I have this vague recollection of there being a switch you can configure syslog with which would force it to flush logs to disk right away so when your system hung you might be able to get some useful information out of it. Right now I'm getting a block full of zeroes '\0' where the block for the file was allocated but the log data never actually made it to disk. Did I dream that or am I just having a bad google day? (ubuntu 14.04)

  • Another idea is to let syslog write the log over the network to a remote server. – ott-- Jul 9 '15 at 19:04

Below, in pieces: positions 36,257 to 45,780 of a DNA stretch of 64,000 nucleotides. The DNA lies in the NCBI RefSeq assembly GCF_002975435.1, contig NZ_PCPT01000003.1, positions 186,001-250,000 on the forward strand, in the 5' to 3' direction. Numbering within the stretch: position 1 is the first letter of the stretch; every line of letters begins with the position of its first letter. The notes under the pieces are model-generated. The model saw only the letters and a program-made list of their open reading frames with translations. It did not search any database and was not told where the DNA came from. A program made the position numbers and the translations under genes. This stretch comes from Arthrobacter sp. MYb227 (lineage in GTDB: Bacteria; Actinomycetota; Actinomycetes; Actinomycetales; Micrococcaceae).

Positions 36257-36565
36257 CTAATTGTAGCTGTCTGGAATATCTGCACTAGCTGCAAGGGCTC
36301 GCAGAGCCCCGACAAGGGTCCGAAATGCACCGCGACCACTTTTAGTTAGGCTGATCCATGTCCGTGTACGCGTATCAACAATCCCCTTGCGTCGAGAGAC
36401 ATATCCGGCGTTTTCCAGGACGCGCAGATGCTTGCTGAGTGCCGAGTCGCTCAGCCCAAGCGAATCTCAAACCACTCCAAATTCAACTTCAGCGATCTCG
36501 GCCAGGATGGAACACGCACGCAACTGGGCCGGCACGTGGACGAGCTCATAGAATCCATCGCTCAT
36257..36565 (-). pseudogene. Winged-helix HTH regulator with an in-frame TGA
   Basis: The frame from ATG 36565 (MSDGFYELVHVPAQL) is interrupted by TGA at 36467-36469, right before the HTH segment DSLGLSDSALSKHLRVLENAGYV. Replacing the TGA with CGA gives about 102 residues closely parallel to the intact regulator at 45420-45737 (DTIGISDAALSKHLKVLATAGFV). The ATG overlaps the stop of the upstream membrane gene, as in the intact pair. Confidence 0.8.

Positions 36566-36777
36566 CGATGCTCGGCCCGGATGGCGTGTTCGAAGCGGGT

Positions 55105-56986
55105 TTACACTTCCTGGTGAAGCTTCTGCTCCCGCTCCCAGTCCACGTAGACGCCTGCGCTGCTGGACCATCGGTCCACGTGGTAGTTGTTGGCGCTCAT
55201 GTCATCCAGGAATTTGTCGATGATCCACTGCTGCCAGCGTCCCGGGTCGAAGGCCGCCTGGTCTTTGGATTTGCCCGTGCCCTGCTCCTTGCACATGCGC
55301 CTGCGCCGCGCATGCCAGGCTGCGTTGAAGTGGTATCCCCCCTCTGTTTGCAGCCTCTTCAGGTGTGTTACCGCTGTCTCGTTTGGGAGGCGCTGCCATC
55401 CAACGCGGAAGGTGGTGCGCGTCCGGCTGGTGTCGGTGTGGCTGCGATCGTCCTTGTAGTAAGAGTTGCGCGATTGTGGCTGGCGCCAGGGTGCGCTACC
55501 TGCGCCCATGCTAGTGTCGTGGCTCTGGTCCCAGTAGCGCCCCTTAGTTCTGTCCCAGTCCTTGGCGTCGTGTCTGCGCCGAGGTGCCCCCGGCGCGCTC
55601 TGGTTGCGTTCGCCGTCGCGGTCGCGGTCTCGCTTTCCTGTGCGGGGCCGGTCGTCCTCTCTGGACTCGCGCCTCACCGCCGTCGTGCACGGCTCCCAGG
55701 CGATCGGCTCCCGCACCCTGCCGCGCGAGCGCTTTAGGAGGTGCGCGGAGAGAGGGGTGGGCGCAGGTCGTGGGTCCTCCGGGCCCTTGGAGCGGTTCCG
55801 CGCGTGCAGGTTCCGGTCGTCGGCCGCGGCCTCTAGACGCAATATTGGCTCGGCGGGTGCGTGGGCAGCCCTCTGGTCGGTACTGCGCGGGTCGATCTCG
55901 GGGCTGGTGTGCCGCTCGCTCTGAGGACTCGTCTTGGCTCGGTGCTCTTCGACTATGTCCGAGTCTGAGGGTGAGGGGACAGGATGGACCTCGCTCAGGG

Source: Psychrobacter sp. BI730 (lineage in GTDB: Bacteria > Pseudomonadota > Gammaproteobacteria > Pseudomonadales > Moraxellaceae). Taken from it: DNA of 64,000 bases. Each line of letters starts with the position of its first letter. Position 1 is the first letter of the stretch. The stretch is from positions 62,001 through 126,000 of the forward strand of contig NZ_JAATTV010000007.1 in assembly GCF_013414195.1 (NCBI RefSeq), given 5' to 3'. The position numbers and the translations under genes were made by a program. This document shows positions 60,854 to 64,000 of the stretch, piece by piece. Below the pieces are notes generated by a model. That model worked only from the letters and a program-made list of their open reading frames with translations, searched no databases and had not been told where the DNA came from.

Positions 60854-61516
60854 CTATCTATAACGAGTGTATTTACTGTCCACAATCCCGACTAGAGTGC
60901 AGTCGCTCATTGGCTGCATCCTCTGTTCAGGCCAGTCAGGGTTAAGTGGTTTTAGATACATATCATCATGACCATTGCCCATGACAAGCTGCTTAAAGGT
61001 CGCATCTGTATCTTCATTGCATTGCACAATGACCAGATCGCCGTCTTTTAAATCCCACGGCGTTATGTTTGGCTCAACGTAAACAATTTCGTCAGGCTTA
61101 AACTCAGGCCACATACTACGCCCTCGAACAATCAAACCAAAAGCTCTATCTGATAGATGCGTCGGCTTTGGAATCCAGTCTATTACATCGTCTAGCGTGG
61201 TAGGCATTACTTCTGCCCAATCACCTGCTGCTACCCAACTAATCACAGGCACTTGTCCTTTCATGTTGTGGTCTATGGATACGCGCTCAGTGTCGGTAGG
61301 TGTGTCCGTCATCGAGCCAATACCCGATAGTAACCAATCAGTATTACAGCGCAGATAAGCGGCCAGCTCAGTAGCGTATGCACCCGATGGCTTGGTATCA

• Which syslog? Sending a HUP will usually cause log files to be opened and closed and executing sync after that should do the trick. – Mark Wagner Jul 9 '15 at 19:21
  • the problem is the machine is freezing up, I need it to write to disk so when I reboot after it seizes up there's still something to look at. – stu Jul 9 '15 at 19:23

I'm not familiar with a syslog implementation that has a command line option to flush logs to disk. Many syslog implementations flush logs to disk by default, but do not flush if the name of the log file in the syslog configuration file (e.g. /etc/syslog.conf) is preceded by a - (dash). This may be what you remember.

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  • I guess I dream things I want rather than what exists. Thanks. – stu Jul 10 '15 at 19:43

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